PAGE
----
Rents drop in Oman as more rental contracts ripped up

Energy Monday 03/September/2018 21:38 PM
By: Times News Service
Rents drop in Oman as more rental contracts ripped up

Muscat: A number of people have cancelled their rent contracts in 2017, according to statistics issued by the Muscat Municipality.
Cancelled rent contracts increased by 25.2 per cent, while there has been a 14.9 per cent decrease in permits given to construct major buildings in 2017, according to an annual report by the Muscat Municipality. Some 43,564 new rental contracts were registered with the municipality last year, a decline of seven per cent compared with the year before.
Among the contracts cancelled, Muttrah ranked first with a 63 per cent, followed by Quriyat at 37 per cent and Al Seeb at 20 per cent.
On the other hand, the rate of renewing contracts increased by 21 per cent in 2017 compared with 2016. Real estate experts also revealed that there has been an increase in vacancy rates and a sharp decline of 30 per cent in rents.
Less permits
In 2017, Muscat Municipality gave 443 permits to investors of major buildings such as residential and commercial buildings, which reflected a 14.9 per cent dip compared with the year before.
“Real estate Investments have been affected for many reasons, including an increase in fees by the Ministry of Housing, as well as the increase in price lists and taxes, in addition to the economic crisis,” said Hassan Al Ruqeishi, Head of the Real Estate Development Committee at the Oman Chamber of Commerce and Industry.
From 2015 to 2017, the rate of registered rent contracts that were cancelled increased by 31.8 per cent, the impact of which forced landlords and building operators to decrease their rents in order to attract more clients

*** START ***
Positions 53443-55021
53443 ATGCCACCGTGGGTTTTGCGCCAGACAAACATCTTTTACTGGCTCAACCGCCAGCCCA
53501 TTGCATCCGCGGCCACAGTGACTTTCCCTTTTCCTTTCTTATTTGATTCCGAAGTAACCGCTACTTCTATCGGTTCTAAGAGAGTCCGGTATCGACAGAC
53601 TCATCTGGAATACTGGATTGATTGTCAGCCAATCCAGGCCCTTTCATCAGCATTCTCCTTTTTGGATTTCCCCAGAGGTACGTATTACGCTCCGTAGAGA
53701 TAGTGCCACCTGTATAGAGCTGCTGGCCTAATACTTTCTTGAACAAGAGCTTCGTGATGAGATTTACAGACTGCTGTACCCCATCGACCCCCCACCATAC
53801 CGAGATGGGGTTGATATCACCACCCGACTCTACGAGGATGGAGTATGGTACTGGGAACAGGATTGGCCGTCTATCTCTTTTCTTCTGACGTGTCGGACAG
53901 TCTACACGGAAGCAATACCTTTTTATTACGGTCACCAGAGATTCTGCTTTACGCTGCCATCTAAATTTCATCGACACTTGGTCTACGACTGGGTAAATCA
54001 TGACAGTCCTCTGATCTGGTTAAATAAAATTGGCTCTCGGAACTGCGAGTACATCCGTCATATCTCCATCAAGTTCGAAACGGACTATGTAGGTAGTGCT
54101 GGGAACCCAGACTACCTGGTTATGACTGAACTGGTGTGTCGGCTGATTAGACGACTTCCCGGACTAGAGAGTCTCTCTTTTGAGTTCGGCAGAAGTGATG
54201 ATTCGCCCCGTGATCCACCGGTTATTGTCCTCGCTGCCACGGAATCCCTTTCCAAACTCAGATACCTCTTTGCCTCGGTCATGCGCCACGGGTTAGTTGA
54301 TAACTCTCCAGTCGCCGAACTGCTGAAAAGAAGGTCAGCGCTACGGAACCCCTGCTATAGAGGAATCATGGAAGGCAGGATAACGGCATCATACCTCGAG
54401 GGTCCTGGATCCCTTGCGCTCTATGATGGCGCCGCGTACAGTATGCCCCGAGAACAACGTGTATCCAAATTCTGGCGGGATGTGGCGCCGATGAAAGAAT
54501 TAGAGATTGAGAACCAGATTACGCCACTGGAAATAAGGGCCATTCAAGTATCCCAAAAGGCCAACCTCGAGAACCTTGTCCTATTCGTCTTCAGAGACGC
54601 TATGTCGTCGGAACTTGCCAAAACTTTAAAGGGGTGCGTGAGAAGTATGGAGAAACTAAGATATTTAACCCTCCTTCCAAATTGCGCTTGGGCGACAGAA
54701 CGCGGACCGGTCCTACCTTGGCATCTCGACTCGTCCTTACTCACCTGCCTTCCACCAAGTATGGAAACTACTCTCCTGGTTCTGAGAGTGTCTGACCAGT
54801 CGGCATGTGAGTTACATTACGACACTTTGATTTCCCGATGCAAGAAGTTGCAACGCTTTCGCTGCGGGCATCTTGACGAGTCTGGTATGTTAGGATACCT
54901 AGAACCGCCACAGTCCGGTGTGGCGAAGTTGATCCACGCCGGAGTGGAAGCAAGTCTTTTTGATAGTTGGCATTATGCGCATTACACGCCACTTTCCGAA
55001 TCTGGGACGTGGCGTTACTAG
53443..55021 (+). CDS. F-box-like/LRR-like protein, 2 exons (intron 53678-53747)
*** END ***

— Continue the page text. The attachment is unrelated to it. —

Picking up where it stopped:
“In the past few years, companies have laid off their employees or cancelled their housing allowances, and employees were forced to leave their homes, and the decline in the number of expats has clearly affected the rate of rent. As a result, rents in Muscat witnessed a 30 per cent decline,” explained Al Ruqeishi, who is also the owner of Al Ruqeishi Properties.
Al Khadouri from Al Sahwa Real Estate Company said, “Since 2014, the real estate market started to decline and therefore we lowered the rent prices of our apartments to attract customers.”
“In some apartments that we own, the rent has declined by 30 to 40 per cent; for example, rents that were OMR450 were cut down to OMR350, and then in 2018, we lowered the price again to OMR325,” Al Khadouri added.
Fahad Al Baloushi, a real estate investor, said: “The decline in rents differs from one area to another; for example, the rent of apartments in Al Mabela has decreased from OMR200 to OMR150, but some other places still retain their rent value because of high demand, especially areas such as Al Khoudh and Bausher.”
The number of expats in 2017 compared with 2016 has declined; as a result, many apartments have been left vacant.
Sudhakar Reddy, Chief Executive Officer of Al Habib company, discussed the vacancy rates in new buildings compared with old buildings saying, “Because of the high rate of vacancy in the last few years, we’ve had to decrease the rents. In old buildings, the vacancy rates are around 15 per cent in the entire building, while in new buildings, the rate of
vacancy is some five per cent.”
According to Al Ruqeishi, there are 250 offices and companies operating in the real estate sector in Muscat and most of them are faced with the issue of uncertain futures for their tenants.
“We have 120 vacant apartments, and there are many residential and commercial units that have been lying empty in recent years because of the economic downturn,” he said, adding, “I expect that the number of vacant units in Muscat alone exceed 100,000, including apartments, villas, and shops.”
Similarly, Al Khadouri added: “We have some 150 empty apartments. This is due to the movement of many expats, whether it is out of the Sultanate or to other governorates.”
Fahad Al Ismaili, Founder and CEO of Tibian Properties, said: “We have more than 1,500 real estate units under our management; we do have buildings with 100 per cent occupancy, and we also have some that are not fully occupied.”
Al Ismaili explained, “As a result of high supply, customers have more options now, and customers are moving from low-quality to higher quality buildings, which have more facilities and services that customers can get, so that they get more value for money.”